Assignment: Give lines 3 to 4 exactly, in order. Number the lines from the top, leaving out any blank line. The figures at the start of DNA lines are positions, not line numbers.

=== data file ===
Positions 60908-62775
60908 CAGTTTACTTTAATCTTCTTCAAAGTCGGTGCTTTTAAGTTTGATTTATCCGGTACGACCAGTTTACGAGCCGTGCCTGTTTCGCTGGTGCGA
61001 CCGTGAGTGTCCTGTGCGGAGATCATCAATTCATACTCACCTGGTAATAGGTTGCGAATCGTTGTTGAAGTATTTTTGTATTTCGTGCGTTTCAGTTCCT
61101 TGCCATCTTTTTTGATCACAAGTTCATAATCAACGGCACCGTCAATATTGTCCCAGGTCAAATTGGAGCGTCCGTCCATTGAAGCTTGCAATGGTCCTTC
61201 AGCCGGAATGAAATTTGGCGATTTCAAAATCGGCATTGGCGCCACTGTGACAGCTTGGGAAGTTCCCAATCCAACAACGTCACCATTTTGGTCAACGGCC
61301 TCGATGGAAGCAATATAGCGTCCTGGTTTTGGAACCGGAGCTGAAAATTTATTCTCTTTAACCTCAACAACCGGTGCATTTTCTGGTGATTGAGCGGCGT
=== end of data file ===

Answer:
61001 CCGTGAGTGTCCTGTGCGGAGATCATCAATTCATACTCACCTGGTAATAGGTTGCGAATCGTTGTTGAAGTATTTTTGTATTTCGTGCGTTTCAGTTCCT
61101 TGCCATCTTTTTTGATCACAAGTTCATAATCAACGGCACCGTCAATATTGTCCCAGGTCAAATTGGAGCGTCCGTCCATTGAAGCTTGCAATGGTCCTTC